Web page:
A key principle underlying Singapore’s long-term budgetary objectives is to maintain a balanced budget over the course of a term of Government. This is a prudent approach to fiscal policy that some other countries are seeking to adopt.

Looking only at the liabilities (i.e. debts) alone does not discriminate between two countries with the same level of debt but with very different levels of assets.

More details of Singapore Government Borrowings are found here.

Q31. If the Government runs balanced budgets or has budget surpluses in some years, why do we still need to borrow money?

The Singapore Government operates on a balanced budget over each term of Government. It also has a strong balance sheet that has assets well in excess of its liabilities.

The Government does not borrow to fund its budget. Under the Reserves protection framework in the Constitution and the Government Securities Act, the Singapore Government cannot spend the monies raised from the two existing domestic debt securities it issues: Singapore Government Securities (SGS) and Special Singapore Government Securities (SSGS).

SGS are marketable debt instruments issued for purposes of developing Singapore's debt markets. They provide a risk-free benchmark against which other risky market instruments are priced off.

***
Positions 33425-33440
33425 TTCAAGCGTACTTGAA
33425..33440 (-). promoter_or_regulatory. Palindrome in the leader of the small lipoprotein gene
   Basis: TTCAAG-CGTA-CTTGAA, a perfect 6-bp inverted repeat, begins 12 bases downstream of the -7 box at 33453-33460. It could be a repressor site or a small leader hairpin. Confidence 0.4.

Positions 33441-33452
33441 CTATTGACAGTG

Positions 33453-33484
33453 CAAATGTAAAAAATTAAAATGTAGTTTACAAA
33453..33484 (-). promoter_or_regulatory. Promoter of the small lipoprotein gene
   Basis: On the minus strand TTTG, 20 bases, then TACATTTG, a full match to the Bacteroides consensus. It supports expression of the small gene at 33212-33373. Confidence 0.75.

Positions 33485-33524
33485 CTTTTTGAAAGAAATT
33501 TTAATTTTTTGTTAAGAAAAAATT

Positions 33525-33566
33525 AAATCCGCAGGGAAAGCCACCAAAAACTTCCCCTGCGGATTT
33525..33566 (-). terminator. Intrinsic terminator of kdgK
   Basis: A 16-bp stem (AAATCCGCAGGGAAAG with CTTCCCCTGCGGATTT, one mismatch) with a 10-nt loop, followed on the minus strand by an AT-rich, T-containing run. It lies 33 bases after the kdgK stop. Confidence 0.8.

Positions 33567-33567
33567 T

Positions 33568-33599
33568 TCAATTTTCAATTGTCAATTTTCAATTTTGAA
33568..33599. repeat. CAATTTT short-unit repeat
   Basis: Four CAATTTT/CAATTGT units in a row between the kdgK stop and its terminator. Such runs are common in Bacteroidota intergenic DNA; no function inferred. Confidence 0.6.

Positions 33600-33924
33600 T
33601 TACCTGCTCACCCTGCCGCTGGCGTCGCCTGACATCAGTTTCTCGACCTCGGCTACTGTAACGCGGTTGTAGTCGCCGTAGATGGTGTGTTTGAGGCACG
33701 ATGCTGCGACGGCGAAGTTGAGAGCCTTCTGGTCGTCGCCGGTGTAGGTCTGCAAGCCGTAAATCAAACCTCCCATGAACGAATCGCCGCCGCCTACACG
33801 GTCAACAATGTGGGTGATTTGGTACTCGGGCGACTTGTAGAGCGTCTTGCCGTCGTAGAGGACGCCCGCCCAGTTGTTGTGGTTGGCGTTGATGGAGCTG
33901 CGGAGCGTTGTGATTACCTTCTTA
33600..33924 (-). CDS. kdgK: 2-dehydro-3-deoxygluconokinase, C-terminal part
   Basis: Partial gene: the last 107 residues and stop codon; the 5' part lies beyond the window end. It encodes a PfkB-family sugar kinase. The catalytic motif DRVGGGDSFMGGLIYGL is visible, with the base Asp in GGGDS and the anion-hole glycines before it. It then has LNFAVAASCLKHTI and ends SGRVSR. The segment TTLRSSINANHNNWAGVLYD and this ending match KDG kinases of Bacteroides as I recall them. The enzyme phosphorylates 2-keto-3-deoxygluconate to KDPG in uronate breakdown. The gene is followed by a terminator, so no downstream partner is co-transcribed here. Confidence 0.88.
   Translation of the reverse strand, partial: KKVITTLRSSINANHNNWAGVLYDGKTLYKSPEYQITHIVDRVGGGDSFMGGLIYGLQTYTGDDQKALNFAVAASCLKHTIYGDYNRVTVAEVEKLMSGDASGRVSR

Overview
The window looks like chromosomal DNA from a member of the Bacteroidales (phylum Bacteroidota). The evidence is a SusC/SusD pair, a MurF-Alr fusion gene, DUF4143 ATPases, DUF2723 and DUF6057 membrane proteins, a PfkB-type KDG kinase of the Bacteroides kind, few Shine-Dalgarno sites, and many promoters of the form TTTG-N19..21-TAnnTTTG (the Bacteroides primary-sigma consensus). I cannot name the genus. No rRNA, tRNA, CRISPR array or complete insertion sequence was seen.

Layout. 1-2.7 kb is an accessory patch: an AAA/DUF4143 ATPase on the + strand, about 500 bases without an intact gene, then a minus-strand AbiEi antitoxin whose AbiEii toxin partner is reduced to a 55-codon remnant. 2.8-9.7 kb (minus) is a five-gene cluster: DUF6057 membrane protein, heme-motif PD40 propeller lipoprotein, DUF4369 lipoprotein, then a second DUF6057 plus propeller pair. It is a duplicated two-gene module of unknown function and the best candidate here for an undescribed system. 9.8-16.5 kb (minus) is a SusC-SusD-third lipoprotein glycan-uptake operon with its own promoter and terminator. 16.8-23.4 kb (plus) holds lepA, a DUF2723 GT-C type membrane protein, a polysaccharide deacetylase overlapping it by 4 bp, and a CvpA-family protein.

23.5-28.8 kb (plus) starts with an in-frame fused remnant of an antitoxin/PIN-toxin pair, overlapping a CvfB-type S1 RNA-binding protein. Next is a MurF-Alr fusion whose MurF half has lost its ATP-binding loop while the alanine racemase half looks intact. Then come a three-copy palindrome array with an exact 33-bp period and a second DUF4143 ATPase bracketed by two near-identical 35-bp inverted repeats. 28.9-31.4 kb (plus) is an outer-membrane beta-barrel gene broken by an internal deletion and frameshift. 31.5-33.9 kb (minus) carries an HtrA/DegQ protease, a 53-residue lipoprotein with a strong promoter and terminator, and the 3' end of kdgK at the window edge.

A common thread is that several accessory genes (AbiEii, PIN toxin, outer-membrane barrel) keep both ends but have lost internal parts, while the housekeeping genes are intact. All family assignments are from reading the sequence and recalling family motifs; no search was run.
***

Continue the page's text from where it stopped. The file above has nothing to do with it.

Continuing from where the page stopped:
SSGS are non-tradable bonds issued specifically to the Central Provident Fund (CPF) Board, Singapore’s national pension fund. Singaporeans’ CPF monies are invested in these special securities which are fully guaranteed by the Government. The securities earn for the CPF Board a coupon rate that is pegged to CPF interest rates that members receive.

All borrowing proceeds from the issuance of SGS and SSGS are invested. These investment returns are more than sufficient to cover the debt servicing costs.

Singapore therefore does not have any net Government debt, and instead has a strong net asset position (see Q29). This is recognised by international credit ratings who give the Singapore Government the highest short- and long-term credit ratings of AAA.

More details of Singapore Government Borrowings are found here.



7. Special Singapore Government Securities (SSGS) are non-tradeable Government bonds issued to the CPF Board. The securities earn for the CPF Board a coupon rate that is pegged to CPF interest rates that members receive.

8. You earn 5% per year on up to the first $60,000 of your Special and Medisave Accounts, if your Ordinary Account is less than $20,000. Also, after age 55, the first $60,000 of the Retirement Account earns 5% per year.




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Last Updated on July 12, 2017